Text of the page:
Much of the recent analysis of Tunisia has taken on a tone of pessimism and anxiety about the fear of “authoritarian backsliding,” with some like Sarah Souli even going so far as to claim that “some of the healthier gains of the revolution—namely freedom of speech and movement... seem to have gone out the window.” It is true that nostalgia for Ben-Ali’s rule is on the rise, institutions have been slow to democratize, and the current government struggles to address massive social policy issues. Yet focusing on these factors without a sound analysis of Tunisian social movements risks producing discourse that falls into common regional tropes, thus ignoring the exceptional circumstances which have created the Tunisia's democratic project.
High school and secondary school teachers stage a demonstration demanding wage increase, early retirement and education reform in Tunis, Tunisia on 12 December 2018 [Middle East Monitor/Nacer Talel/Anadolu Agency]
Scholars use three main factors to analyze social movements: political opportunities, mobilizing structures, and framing processes. The first two are pertinent here. For Tunisia, analyzing political opportunity chiefly involves assessing to what extent elites are active and organized enough to cause social movements to fail, either through violence or cooptation. When dissecting mobilizing structures, scholars have tended to examine how the movements themselves are able to marshal support, build coalitions, and foster the leadership necessary to succeed. A cursory analysis of protest politics in Tunisia viewed through the lens of these two factors complicates the current narrative, and paints a picture of robust networks of oppositional politics in an environment without a consolidated coalition of elites capable of suppressing them.
"The post-2011 landscape of protest politics in Tunisia has been defined by the kind of mobilizing structures conducive to sustaining influential social movements over a long period of time."
Activists in Tunisia operate within a political opportunity structure far more hospitable to oppositional politics compared to their regional counterparts, particularly regarding the role of the security forces in politics. Perhaps most importantly, the Tunisian military, whose passivity during the revolution paved the way for Ben Ali’s swift departure, has seen its interests better served in the post-2011 system. Retired military officers now wield considerable power in civil society, best exemplified by their consultative role in drafting the 2014 constitution. Therefore, it is highly unlikely they would act as spoilers to the current democratically elected regime like the Egyptian military in 2013. As for the police, while the January 2018 protests were met with arrests of over 800 protesters and security forces have recently used new anti-terror legislation to abuse their power with impunity, there is little evidence to suggest that this had any long-term impact on the ability of civil society groups to organize contentious activities. In fact, an uptick in protests in 2018 suggests the opposite.
The post-2011 landscape of protest politics in Tunisia has been defined by the kind of mobilizing structures conducive to sustaining influential social movements over a long period of time. In January 2018, nationwide anti-austerity protests featured the same cross-class and inter-regional coalitions that were key to the success of the 2011 revolution, when broad--based social media movements like “Fesh Nestannew?” (‘What are we waiting for?’) brought together unions, rural workers, and disenfranchised middle class students. Protests have continued throughout the year, staged by associations of lawyers, teachers, and miners, with 750 protests being staged in November alone.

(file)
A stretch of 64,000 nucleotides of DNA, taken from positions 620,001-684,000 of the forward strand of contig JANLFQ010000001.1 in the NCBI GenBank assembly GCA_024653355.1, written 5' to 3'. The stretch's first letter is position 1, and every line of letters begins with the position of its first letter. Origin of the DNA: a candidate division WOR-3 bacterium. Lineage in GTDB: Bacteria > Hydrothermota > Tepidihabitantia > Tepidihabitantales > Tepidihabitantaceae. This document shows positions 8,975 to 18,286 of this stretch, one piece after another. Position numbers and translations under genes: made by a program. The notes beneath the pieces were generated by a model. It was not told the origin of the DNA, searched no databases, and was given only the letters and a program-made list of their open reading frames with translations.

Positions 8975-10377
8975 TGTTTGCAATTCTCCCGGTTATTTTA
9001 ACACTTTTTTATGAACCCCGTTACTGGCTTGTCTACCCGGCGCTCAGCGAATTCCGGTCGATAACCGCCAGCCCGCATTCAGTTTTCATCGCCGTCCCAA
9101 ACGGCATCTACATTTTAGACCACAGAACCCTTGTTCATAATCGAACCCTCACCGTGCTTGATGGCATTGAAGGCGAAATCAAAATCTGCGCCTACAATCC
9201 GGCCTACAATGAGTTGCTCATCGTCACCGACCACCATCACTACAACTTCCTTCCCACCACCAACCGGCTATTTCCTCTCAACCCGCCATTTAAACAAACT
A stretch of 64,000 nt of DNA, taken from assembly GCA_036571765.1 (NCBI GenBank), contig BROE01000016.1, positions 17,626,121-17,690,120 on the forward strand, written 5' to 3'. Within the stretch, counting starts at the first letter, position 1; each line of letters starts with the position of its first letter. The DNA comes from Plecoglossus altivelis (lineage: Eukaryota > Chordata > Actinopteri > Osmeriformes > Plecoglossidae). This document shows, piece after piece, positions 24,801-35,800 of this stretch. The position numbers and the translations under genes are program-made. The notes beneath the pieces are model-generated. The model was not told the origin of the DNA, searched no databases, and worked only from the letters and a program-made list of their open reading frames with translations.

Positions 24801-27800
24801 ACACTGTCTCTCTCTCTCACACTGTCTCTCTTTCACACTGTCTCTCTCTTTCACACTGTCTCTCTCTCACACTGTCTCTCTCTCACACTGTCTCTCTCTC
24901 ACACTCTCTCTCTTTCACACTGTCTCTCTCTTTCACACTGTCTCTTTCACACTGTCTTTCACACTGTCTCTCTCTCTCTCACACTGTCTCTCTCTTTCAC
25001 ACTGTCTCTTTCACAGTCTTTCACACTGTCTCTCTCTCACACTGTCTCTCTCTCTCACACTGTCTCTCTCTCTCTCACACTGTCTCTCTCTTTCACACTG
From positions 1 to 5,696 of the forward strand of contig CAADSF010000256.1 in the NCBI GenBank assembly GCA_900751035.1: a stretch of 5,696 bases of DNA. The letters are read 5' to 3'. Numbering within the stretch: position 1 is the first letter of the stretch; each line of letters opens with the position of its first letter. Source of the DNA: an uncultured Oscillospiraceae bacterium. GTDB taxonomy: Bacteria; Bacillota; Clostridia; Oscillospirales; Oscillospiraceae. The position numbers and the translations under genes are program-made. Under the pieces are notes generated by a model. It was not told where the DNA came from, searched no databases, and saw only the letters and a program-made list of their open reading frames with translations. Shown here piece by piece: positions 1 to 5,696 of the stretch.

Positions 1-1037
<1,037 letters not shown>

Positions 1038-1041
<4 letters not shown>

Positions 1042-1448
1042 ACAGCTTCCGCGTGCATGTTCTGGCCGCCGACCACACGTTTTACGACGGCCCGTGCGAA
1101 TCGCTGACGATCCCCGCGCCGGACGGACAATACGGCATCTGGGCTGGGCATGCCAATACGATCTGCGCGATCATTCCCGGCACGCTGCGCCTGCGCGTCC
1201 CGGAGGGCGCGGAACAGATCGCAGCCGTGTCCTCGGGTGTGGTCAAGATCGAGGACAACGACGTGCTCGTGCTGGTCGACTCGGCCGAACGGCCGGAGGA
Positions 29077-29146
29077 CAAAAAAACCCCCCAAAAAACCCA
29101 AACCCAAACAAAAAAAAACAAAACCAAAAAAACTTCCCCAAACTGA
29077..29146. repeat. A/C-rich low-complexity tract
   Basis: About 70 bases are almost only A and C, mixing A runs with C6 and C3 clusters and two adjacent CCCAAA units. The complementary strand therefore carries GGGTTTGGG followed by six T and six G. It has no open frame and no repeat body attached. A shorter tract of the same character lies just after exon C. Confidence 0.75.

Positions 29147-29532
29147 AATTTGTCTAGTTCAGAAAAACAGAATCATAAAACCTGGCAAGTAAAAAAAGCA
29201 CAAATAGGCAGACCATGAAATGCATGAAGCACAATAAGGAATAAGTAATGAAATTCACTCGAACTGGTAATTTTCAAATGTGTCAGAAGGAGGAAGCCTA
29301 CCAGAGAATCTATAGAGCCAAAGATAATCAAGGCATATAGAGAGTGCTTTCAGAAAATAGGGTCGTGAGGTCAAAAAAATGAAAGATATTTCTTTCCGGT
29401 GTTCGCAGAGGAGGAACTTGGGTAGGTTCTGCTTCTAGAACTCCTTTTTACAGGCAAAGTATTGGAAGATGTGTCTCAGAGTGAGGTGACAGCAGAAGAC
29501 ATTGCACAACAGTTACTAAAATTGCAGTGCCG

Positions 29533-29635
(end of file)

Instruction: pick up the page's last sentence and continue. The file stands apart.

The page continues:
November also featured the largest general strike since 2013 by the UGTT, Tunisia’s largest union, followed by one of the largest strikes in history organized earlier this month. December saw a new group called the Gilets Rouges announce their intentions to set up over 50 local coordinating offices around the country to revitalize the anti-austerity movement at a grassroots level. While the movement has yet to cash-in on its mobilization efforts in the form of a protest, early reporting describes a level of coordination and organization within the movement that far outshines that of the Gilets Jaunes in France.
"While Tunisia’s political and economic elites remain populated by Ben Ali insiders, protest politics still represent the networks, diversity, and strength that toppled his government."
The resilience of these coalitions is critical, given how the Ben Ali regime, broadly speaking, relied on the diverging interests of different socio-economic classes and geographic regions (north versus south) to consolidate power and prevent widespread mobilization. Compare this to Jordan, where momentum for social policy protests has been stymied by deep-rooted societal cleavages and an effective government campaign of co-opting, dividing, and de-radicalizing civil society organizations.
While Tunisia’s political and economic elites remain populated by Ben Ali insiders, protest politics still represent the networks, diversity, and strength that toppled his government. Without a watershed event or process to co-opt oppositional movements into the fold of an ambitious strongman (like Egypt's Tamarrod movement in 2013), it is difficult to imagine a total collapse of the democratic transition. In light of this, future research on Tunisia should dive deeper into the strengths, vulnerabilities, and dynamics of protest movements to test to what extent the signs of authoritarian backsliding at the institutional level are mirrored at the grassroots level.
Jérémie Langlois is an independent researcher based in Washington D.C. focusing on Middle East politics and social movements.